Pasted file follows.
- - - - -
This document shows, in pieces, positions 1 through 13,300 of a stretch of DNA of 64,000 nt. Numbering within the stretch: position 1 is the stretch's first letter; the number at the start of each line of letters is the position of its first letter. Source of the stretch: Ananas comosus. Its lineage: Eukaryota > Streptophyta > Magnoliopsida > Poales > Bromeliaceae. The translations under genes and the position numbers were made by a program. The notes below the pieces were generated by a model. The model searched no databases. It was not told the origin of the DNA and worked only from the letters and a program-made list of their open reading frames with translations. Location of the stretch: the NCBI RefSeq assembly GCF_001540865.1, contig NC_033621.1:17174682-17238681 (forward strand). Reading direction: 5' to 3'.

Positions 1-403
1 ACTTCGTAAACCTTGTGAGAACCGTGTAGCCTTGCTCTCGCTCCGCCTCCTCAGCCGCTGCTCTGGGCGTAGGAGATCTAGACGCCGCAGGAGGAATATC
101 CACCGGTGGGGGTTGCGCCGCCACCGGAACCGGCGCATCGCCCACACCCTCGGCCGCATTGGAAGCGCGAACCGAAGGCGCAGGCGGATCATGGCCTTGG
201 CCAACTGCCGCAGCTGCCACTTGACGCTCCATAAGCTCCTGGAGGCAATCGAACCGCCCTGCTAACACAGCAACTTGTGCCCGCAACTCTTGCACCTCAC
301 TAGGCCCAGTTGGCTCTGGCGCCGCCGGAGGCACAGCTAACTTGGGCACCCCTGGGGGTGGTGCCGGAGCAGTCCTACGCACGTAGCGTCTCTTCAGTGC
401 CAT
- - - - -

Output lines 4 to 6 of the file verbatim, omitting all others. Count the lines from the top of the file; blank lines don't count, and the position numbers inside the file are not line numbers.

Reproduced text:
101 CACCGGTGGGGGTTGCGCCGCCACCGGAACCGGCGCATCGCCCACACCCTCGGCCGCATTGGAAGCGCGAACCGAAGGCGCAGGCGGATCATGGCCTTGG
201 CCAACTGCCGCAGCTGCCACTTGACGCTCCATAAGCTCCTGGAGGCAATCGAACCGCCCTGCTAACACAGCAACTTGTGCCCGCAACTCTTGCACCTCAC
301 TAGGCCCAGTTGGCTCTGGCGCCGCCGGAGGCACAGCTAACTTGGGCACCCCTGGGGGTGGTGCCGGAGCAGTCCTACGCACGTAGCGTCTCTTCAGTGC